Monday, November 21, 2005

Evaluating Bandwidth Choices....Fractional T-1 vs T1

Looking for bandwidth? That can be a daunting and frustrating task even in the best of situations. There's lots to consider in order to make the right decision for your needs. Below you'll find some help when evaluating Fractional T1 vs T1. Factors covered include Technology, Speed, Description, Application, Pros, Cons, and Cost.

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Technology: Fractional T1

Speed: 128 Kbps - 1.544 Mbps

Description: Same service as a full T-1 provisioned in increments of 64 Kbps. A full T-1 is 1.544 Mbps or 24 channels, Fractional T-1s start at 128 Kbps or 2 channels.

Application: Used to connect a company to the Internet when less than a full T-1 is required. Circuit runs from the location into the Internet.

Pros: Provides access straight into the carrier's backbone. Unlike DSL and Cable Modem, there is no aggregation. Fractional T-1s have unused channels which can be turned up on demand.

Cons: Setup and monthly costs can be prohibitive.

Costs: Fractional T1 cost starts at around $100-200 for a stable, reliable system (e.g. from a Tier 1 provider). A required router is additional unless provided as a "freebie" incentive by the vendor. Price climbs as distance from the providers Central Office (CO) increases. However....the pricing for these connections varies widely depending on the carrier, location of service and the application for which the connection is being used.

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Technology: T1

Speed: 1.544 Mbps

Description: A 24 channel cirucit that can be used for Frame Realy, Private Line, VPN or, most commonly, Internet access.

Application: Connects a company's LAN into the Internet or carrier's Frame Realy network.

Pros: Provides access straight into the carrier’s backbone. Only slightly more expensive than a Fractional T-1. 99% availability in U.S. Very reliable.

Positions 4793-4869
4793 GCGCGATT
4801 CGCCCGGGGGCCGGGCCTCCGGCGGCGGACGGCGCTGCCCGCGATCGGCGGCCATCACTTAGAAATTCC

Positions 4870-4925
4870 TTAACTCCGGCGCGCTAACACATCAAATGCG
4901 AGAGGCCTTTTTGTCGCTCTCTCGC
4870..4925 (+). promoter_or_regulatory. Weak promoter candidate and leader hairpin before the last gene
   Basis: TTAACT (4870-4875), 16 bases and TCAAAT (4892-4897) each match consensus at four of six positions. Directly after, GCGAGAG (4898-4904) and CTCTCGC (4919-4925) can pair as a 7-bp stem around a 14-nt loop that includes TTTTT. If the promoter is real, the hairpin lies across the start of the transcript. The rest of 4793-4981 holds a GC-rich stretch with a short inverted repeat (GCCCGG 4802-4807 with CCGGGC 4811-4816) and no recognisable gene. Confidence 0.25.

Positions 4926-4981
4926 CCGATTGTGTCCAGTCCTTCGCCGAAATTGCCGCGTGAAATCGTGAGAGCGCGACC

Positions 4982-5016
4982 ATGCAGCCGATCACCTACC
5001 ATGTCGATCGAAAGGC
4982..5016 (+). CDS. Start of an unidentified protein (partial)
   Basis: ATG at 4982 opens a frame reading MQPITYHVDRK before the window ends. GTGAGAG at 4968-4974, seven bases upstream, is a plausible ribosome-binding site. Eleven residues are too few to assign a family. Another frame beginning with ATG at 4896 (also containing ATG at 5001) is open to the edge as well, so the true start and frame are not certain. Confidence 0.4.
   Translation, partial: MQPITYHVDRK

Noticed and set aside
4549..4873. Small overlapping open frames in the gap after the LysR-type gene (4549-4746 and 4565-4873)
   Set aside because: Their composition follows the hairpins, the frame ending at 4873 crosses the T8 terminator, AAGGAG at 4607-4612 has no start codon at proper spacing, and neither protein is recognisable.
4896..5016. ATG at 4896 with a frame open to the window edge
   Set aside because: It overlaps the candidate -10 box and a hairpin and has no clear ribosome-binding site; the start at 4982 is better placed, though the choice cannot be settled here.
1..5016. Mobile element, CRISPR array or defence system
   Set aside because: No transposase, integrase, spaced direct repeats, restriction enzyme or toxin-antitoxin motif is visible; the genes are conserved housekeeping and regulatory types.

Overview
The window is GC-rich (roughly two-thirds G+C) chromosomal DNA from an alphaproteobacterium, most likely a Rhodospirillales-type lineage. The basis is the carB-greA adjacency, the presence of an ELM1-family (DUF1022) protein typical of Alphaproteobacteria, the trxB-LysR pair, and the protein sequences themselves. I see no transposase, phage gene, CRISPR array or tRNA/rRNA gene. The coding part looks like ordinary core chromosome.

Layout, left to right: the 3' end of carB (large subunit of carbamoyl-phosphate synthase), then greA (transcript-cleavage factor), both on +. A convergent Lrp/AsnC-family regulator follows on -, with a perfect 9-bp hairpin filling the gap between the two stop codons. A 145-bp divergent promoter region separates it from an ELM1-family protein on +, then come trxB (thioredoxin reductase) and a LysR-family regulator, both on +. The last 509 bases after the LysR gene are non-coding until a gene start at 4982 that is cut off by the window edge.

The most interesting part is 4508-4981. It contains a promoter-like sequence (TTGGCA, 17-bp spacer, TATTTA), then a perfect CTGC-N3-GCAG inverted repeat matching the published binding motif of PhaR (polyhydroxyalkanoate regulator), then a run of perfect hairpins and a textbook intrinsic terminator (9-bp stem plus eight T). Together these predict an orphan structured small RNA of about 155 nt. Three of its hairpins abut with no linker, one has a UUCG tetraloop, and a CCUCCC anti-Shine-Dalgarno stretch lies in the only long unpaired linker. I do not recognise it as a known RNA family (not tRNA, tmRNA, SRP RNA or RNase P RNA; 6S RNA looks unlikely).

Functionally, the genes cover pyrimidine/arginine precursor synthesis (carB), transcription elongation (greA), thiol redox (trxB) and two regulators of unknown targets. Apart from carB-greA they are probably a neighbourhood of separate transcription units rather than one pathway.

Cons: Setup and monthly costs can be prohibitive.

Costs: A full T1 obviously will cost more than a Fractional T1. Expect cost to start at around a $400 for a stable, reliable system (e.g. from a Tier 1 provder). A required router is additional unless provided as a "freebie" incentive by the vendor. Price climbs as distance from the providers Central Office (CO) increases. However....the pricing for these connections varies widely depending on the carrier, location of service and the application for which the connection is being used. For example...Tier 1 providers may cost more than local/regional Tier2 and Tier 3 providers but are much more stable and reliable. Also, expect to pay more if you are in a rural area or need integrated (voice and data combined) or bonded (multiple T1s bound in 1 network....option vs full DS3) T1 service.

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Technology: E1 (Europe)

Speed: 2.048 Mbps

Description: The European equilivent of the T-1.

Application: Connects a company's LAN into the Internet or carrier's Frame Realy network.

Pros: Provides access straight into the carrier’s backbone. Very reliable.

Cons: Setup and monthly costs can be prohibitive.

Costs: A full E1 usually costs more than it's North American counterpart. Expect cost to start at around a $800-1000 for a stable, reliable system (e.g. from an equivalent Tier 1 provder). A required router is additional unless provided as a "freebie" incentive by the vendor (not common in Europe). Price climbs as distance from the providers Central Office (CO) increases. However....just as with the North American version the pricing for these connections varies widely depending on the carrier, location of service and the application for which the connection is being used.

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